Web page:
Sen. John Kerry pledged in Sunday's debate in Wisconsin -- perhaps the last for some of the five remaining Democrats aspiring to the nomination -- to combat Republican attacks, while Kerry rivals Howard Dean and Sen. John Edwards faced pressure to cede the nomination to the Democratic presidential front-runner.
“I’m ready for what they throw at me,” Kerry said of President Bush and his Republican allies. “I’m prepared to stand up to any attack they come at me with.”
At the debate at Marquette University in Milwaukee, Edwards resisted Kerry’s suggestion that the nomination was wrapped up.
“No so fast, John Kerry,” he said. “We’re going to have an election here in Wisconsin this Tuesday and we got a whole group of primaries coming up, and I, for one, intend to fight with everything I’ve got for every one of those votes.”
Kerry in front
More polite than pugilistic, Dean called Kerry “a fine person. And if he wins the nomination, I’m going to support him. But I intend to win the nomination.”
Kerry leads Dean, Edwards and two other Democrats in Wisconsin, where Democrats hold a critical primary Tuesday. The Massachusetts senator, victor in 14 of 16 contests, hopes to force his major foes from the race with another overwhelming victory.
Dean, whose own advisers are urging him to abandon the fight if he loses Tuesday, passed up a chance to repeat his criticism of Kerry for accepting special interest money. Instead, the fallen front-runner seemed to defend Kerry against criticism from the White House.
“I think George Bush has some nerve attacking anybody on special interests,” Dean said.
A focus on Bush
Edwards also focused on Bush, not Kerry. “Certainly, the integrity and character of the president of the United States is at issue,” he said. “No question.”
The 90-minute debate was sponsored by Journal Communications, WTMJ-TV and the Milwaukee Journal Sentinel.
At stake Tuesday are Wisconsin’s 72 delegates, and much more: The state may be the last, best battleground for Kerry’s rivals.
A victory would give the Massachusetts senator 15 wins in 17 contests and more momentum for his dominating run. He hoped to force Dean and Edwards from the race.
A question of 'bowing out' Dean, the former Vermont governor, said he won’t heed calls from his own campaign to end the nomination fight should he lose Wisconsin.
“We are not bowing out,” he told The Associated Press.
But Dean campaign chairman Steve Grossman told The AP that with a loss Tuesday, Dean would seek to convert his grassroots network into a movement that helps expand the party and elect Kerry.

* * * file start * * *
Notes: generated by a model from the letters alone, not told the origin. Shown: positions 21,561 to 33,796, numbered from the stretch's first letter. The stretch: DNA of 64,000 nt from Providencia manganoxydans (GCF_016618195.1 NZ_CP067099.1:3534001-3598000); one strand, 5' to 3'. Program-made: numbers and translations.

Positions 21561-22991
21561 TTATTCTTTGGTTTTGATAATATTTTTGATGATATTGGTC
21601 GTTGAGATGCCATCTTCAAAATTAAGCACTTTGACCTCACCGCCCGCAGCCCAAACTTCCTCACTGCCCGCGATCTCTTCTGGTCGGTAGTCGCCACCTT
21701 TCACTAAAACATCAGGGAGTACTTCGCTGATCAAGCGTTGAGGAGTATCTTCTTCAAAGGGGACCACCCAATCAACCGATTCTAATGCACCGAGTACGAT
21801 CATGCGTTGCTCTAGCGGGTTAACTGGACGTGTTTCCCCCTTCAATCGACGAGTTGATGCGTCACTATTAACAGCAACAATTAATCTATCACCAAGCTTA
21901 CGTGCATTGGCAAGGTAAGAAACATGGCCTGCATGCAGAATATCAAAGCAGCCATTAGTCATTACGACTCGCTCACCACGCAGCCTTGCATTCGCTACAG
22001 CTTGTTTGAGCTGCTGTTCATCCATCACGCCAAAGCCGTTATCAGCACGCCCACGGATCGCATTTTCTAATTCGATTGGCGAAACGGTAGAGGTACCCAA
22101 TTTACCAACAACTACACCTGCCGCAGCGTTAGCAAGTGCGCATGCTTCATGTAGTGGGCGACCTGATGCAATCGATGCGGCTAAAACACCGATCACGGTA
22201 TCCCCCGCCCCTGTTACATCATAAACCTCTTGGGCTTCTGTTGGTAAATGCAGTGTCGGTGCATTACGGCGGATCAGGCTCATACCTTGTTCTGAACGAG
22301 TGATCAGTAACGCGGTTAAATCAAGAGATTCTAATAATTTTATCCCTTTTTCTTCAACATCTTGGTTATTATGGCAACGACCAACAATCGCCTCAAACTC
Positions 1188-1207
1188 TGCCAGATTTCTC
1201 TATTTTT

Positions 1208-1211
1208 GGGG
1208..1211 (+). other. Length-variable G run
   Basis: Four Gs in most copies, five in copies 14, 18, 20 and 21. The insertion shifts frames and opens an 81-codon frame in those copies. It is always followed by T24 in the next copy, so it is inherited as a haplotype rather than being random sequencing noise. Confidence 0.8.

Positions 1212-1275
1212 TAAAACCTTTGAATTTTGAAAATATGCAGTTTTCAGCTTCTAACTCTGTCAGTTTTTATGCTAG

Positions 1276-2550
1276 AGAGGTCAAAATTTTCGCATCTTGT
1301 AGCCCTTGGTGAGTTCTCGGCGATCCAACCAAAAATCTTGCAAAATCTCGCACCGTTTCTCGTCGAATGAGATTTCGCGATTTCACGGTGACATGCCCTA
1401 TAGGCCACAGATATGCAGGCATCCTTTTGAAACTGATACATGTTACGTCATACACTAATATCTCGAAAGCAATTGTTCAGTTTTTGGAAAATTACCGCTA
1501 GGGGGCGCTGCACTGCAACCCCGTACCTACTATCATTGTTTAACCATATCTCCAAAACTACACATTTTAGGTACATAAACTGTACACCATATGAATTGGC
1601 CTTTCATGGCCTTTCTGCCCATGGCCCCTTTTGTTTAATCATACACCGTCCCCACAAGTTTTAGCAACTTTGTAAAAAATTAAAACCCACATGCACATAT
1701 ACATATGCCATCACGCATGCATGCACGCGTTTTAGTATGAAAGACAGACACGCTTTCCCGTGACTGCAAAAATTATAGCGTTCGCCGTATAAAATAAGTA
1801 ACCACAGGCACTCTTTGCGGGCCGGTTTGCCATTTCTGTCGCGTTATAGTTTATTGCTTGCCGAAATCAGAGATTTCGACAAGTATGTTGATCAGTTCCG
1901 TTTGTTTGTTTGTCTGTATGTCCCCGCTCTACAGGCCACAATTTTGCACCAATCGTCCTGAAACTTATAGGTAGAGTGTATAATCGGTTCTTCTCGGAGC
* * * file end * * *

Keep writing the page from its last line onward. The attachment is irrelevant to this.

“When Howard Dean says he’s not going to quit, what he means is the battle to restore democracy and citizen participation is long-term and he’s not going to quit on that battle,” Grossman said.
Edwards, a rookie senator from North Carolina, is in a slightly better position to survive a defeat Tuesday.
While Dean is winless and running out of credibility, Edwards won his native South Carolina and has impressed Democrats with his polished, upbeat style.
After Wisconsin, March 2
After Wisconsin, the remaining candidates will focus on March 2 elections in California, New York, Ohio and seven other states. Edwards hopes Wisconsin voters will bounce Dean from the race, leaving him standing alone against Kerry.
The scenario presumes that Edwards would do well enough Tuesday to keep money flowing into his campaign, even as party donors and leaders rally behind Kerry.
He is relying on Kerry to stumble — with a major misstep, a scandal or a poor showing during a head-to-head race.
Republicans kept working on the assumption that Kerry would face Bush. GOP chairman Ed Gillespie accused Kerry of hypocrisy for voting in favor of Bush’s education and Iraq policies then railing against them as a candidate.
Kerry also backed Bush’s anti-terrorism package but now criticizes Attorney General John Ashcroft of using it to infringe on civil liberties. “I will change the Patriot Act,” he said Sunday.
Bush's veracity called into question
Rep. Dennis Kucinich and Rev. Al Sharpton both pointedly called Bush's veracity into question. "He lied to the American people," Kucinich said of the president and his efforts to build support for the war on terrorism.
Sharpton was no less sharp in his criticism of the administration. Fielding a question about what would motivate Bush to lie, Sharpton said, “Why do people lie? Because they're liars. Why he lied? I think we should give him the rest of his retirement to figure that out."
The Associated Press contributed to this report.